Last Saturday, several ladies came over for coffee and a frank discussion about mentoring.
I had lots of ideas running through my head, but didn’t want to monopolize the conversation. So, I’m sharing those my ideas of what is a mentor…
Over the past 30 years, I’ve been in a wide variety of mentoring relationships. Some worked. Some didn’t.
As a mentee (the one being mentored), I immediately think of Marsha. We served on the women’s ministry board at church together when my kids were young. I was chairman and we had a very difficult situation. I spent a lot of time at Marsha’s home discussing how to resolve this situation. It was at that time that our friendship was planted & I discovered her wisdom in difficult situations Over the past 23 years our friendship has grown.
What you need to know is Marsha didn’t just mentor me, she loved on my kids. One day, Ashley told me that she had 3 grandma’s. I wasn’t quite sure what she meant, but she proceeded to tell me. Grandma, Memere & Miss Marsha. Miss Marsha had become part of our family.
When my kids had the chicken pox (for several weeks), Marsha showed up on my door step and told me to get my purse & leave. She stayed with the kids so I could take a break. She mentored me by example, not just words. Because of Marsha’s example, I try to reach out to young moms & give them a break.
While we were homeschooling, I mentored 2 different young moms (not at the same time). What I liked about this relationship is it, once again, involved my kids. When Heather & I got together, she had a toddler. My kids were 8-10 years old. They watched her child, so we could talk, pray & discuss the Bible. We continued to do this after her second son was born. Eventually Heather’s family left for the mission field.
I did this again with Jamie, who had 2 kids under the age of 5. My kids played with hers so we could pray, talk & discuss the Bible. Eventually Jamie’s family left for the mission field, also.
This mentoring relationship would not have worked as well, had my kids not been able to play with Heather or Jamie’s kids. As a bonus to our mentoring relationship, my kids learned to serve. What a great combination.
College Kids from Mission Trips
After our family goes on mission trips with college kids, we have them over for meals when we return home. Having spent a week or two serving alongside them, we already have a friendship. Opening our home for meals is an easy way to continue that friendship. This was a very informal way of both Steve & I mentoring college students.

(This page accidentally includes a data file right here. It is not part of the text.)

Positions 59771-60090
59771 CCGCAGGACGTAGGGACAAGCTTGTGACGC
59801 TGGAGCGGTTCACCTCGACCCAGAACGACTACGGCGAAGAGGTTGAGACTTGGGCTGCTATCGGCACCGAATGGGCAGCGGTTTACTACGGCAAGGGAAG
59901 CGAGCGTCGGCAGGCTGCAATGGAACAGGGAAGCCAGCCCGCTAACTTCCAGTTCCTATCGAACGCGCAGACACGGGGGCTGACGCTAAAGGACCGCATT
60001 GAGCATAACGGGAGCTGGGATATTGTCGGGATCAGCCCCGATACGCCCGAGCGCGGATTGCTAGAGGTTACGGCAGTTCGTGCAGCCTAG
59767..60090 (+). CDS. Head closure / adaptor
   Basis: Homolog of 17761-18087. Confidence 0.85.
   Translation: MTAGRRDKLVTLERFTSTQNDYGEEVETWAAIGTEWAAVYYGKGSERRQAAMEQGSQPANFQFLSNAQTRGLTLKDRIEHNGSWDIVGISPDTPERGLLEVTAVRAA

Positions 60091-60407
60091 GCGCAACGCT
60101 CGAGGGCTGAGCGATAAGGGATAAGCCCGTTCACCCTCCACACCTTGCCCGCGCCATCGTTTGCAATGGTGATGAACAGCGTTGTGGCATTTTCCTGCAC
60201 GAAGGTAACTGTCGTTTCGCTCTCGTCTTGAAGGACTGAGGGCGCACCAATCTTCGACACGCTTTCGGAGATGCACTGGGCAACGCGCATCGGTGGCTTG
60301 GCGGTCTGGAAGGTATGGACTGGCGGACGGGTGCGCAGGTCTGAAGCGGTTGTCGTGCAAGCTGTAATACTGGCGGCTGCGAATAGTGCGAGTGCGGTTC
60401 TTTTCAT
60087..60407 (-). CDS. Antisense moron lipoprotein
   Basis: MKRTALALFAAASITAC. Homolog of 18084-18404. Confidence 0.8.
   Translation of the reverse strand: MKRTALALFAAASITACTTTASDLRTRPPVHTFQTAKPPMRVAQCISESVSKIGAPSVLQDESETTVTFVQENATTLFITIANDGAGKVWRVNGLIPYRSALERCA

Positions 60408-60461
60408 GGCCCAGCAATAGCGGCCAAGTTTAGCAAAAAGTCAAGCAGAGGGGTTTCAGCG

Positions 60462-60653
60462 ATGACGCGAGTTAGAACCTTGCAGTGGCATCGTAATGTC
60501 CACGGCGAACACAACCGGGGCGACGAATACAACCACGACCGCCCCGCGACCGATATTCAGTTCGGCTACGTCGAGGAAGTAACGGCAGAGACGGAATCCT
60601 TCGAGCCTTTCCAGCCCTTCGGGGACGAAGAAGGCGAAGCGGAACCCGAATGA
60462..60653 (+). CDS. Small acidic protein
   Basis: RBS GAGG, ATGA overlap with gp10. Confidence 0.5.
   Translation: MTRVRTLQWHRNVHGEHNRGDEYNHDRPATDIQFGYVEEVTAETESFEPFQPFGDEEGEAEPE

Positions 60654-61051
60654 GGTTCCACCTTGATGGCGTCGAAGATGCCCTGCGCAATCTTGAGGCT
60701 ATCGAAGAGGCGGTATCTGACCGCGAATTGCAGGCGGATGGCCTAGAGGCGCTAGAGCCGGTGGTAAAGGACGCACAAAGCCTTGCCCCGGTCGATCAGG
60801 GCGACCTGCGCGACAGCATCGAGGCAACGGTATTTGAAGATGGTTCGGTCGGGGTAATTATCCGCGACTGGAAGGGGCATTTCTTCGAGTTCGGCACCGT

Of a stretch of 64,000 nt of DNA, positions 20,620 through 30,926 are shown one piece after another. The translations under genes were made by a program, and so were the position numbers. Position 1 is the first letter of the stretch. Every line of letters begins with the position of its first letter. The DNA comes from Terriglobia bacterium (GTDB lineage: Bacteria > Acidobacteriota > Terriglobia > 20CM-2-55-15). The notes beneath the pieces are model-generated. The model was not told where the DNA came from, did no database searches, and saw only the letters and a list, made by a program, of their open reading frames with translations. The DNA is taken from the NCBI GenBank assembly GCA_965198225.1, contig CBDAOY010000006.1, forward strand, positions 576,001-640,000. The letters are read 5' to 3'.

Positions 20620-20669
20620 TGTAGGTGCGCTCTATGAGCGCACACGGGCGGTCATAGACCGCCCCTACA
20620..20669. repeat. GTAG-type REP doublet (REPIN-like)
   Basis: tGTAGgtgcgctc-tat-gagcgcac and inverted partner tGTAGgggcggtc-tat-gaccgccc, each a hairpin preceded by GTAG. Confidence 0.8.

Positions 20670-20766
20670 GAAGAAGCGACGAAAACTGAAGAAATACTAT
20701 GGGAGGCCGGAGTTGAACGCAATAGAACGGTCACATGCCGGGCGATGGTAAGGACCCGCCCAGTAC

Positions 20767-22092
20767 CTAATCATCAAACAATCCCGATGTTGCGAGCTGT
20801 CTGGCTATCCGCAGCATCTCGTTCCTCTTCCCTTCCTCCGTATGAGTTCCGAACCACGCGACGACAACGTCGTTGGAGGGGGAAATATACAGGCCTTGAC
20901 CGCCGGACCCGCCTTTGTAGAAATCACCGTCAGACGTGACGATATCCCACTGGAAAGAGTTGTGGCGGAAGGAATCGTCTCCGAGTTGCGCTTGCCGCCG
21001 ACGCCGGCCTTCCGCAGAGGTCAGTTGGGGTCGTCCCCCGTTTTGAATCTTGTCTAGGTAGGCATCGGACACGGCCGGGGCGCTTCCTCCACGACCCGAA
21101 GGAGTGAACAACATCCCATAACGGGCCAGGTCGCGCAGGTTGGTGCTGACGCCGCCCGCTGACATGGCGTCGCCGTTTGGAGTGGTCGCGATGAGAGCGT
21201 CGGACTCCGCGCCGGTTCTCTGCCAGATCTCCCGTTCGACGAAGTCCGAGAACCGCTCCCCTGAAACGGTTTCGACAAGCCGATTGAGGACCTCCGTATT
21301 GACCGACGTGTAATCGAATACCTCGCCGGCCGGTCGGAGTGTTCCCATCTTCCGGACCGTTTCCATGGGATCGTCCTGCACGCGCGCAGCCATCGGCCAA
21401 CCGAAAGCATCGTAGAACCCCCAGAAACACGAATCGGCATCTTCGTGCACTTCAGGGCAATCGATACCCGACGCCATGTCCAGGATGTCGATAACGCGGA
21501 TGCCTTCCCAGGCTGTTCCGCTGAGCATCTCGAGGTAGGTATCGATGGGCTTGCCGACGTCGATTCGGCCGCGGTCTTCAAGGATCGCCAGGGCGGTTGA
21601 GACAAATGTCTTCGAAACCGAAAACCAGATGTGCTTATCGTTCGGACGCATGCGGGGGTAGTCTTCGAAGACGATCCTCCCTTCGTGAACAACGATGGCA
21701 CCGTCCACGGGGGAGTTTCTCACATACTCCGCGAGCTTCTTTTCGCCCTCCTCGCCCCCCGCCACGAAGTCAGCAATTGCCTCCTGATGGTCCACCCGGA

College Girls & Guys
From those meals, we developed good relationships with several of the college kids. One young man in particular turned to Steve for advice. If the doorbell rang around 8pm while we were putting the kids to bed, we knew it was Grady. He had come to talk to Steve.
For me, I didn’t have a formal time with any of those college girls. We simply spent time together as friends. One of those girls still emails me from Africa, with homeschooling questions. You might be seeing a trend here…mentor, then go on the mission field. That hasn’t really happened in all cases.
Heart to Heart
Heart to Heart was a program at our church that tried to pair women into an older-younger woman relationship. They filled out profiles and matched up women. The problem is it didn’t work very well.
Last Saturday, Becky shared of being mentored by someone that has nothing in common with her. Their profiles would never have matched up in a formal mentoring program. Yet, God brought the two of them together.
I share this example because too often we want to be programmatic when God calls us to mentor naturally. Mentoring isn’t a program. It’s a relationship. You can’t use programs to create friendships & relationships.
Mom to Mom
Mom to Mom is a group- type mentoring program. You can even buy curriculum to guide you through it. Older women lead a group of younger women through studies on spiritual growth, marriage & parenting. Meetings are weekly and begin with a video lesson. From there, small groups discuss the weekly topic.
I led a group one year and got to know several young moms. We had some frank discussions. The older moms in the group were able to share stories & lessons they learned.
I think this is good beginning to mentoring. It might be a springboard to an individual mentoring relationship.
I saved the best for last. Actually, I’m going to save this one for tomorrow.
As I thought back about our Saturday meetup, I wondered what take-aways I had. Most of the mentoring relationships I had began with service – serving at church, serving on a mission trip, serving in my home. We were serving together and a friendship blossomed. Find a place to serve & you might find a mentor/mentee.
Secondly, God truly encouraged me to actively be on the lookout for mentoring opportunities.
To take the initiative. To not be shy. To spend time with other women as God brings them into my life.
Mentors & mentees will not fall from the sky.
Question: What take-aways do you have about mentoring? You can leave a comment by clicking here.